One of our goals in moving to Michigan, other than proximity to family, was to be near other homeschooling Catholic families. We’ve met a few already at our parish, but this afternoon was the first opportunity that Mrs Yeoman Farmer (MYF) had to go visit one of them and hang out for several hours.
As I enjoyed a lazy afternoon on the farm (and watched my beloved Seahawks get trounced by the Green Bay Packers), MYF and the kids were having a grand old time visiting the other Catholic homeschooling family (about 7-8 miles or so away from our place). They really hit it off, and our kids really enjoyed playing with their kids. It was proving to be a powerful affirmation of our decision to come here.
And then something particularly remarkable happened. As MYF was packing up and preparing to head on to the nursing home and take the kids to visit her mother, the husband of this family mentioned something.
“Hey, with all the farming you guys do, you’re reminding me of this great website that you should check out,” he said.
“What is it?” MYF says, assuming it’s going to be Joel Salatin or Countryside magazine or something.
“Well,” the husband replies, “It’s called ‘The Yeoman Farmer,’ and…”
MYF burst out laughing, paused for a moment to pick her jaw up off the floor, and blurted out something about that being her husband’s personal blog.
I guess it took several moments of chaotic laughing before they were able to resume a normal conversation. The husband said he’d been reading this blog since last fall, including everything about our moving to Ingham County (MI), but had been holding off on contacting us — I guess out of a desire to protect our privacy. He couldn’t believe that TYF was really…the husband of the woman he was talking with. “Yep,” MYF assured him. “I am Mrs Yeoman Farmer.” That must’ve done it; who else on earth could have used a title like that?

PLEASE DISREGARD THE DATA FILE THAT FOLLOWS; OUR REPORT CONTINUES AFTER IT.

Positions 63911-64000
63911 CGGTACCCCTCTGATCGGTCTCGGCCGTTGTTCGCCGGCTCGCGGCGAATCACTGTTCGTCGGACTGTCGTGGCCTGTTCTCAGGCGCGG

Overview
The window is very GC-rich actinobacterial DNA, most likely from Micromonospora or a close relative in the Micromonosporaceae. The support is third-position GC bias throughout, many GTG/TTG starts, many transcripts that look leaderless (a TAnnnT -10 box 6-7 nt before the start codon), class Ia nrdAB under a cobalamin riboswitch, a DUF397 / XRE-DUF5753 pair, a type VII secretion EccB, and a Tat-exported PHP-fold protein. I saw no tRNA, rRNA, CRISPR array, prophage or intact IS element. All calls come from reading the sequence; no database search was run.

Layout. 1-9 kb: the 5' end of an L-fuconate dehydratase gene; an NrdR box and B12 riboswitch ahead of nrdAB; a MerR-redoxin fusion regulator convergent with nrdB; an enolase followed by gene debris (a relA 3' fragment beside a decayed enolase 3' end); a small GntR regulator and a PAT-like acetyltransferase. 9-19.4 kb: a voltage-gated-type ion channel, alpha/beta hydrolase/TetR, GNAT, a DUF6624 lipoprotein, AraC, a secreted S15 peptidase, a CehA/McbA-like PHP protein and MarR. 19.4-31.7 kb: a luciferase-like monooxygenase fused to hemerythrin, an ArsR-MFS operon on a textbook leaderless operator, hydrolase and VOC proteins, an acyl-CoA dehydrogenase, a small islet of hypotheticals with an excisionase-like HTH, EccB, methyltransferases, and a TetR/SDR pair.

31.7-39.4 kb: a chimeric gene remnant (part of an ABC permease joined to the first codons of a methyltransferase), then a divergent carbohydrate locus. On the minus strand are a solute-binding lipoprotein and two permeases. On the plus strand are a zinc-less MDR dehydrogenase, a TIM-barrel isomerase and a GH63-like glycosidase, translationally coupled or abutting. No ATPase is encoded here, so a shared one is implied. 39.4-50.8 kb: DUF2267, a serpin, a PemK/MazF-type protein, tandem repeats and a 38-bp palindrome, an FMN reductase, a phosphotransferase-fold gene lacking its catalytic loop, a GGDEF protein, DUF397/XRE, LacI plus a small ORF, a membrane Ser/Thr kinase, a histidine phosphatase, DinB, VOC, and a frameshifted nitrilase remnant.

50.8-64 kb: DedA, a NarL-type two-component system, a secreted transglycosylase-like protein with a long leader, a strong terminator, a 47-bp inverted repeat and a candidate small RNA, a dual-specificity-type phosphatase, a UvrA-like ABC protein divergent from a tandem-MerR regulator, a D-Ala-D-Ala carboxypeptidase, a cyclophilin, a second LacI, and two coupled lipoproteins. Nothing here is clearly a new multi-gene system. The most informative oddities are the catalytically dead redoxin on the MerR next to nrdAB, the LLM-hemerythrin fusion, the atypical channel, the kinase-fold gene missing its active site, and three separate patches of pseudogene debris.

Anyway, MYF called me at the first opportunity to share this incident, and we both had a hearty laugh.
But I couldn’t help thinking, and mentioning, a really bad song from the 1970s. “You know what this is like?” I said. “The Pina Colada Song.”
MYF laughed; though this situation doesn’t fit the details of the song, she knew I was referring to the shock of getting together with someone you already know in a certain context…and then discovering you’ve unwittingly already “met” through the anonymity of media. And then she began singing, “Do you like Pina Coladas? And getting caught in the rain?”
We both laughed again, and talked about how bizarre the whole thing was. And agreed we were really looking forward to having this family over to visit. Soon.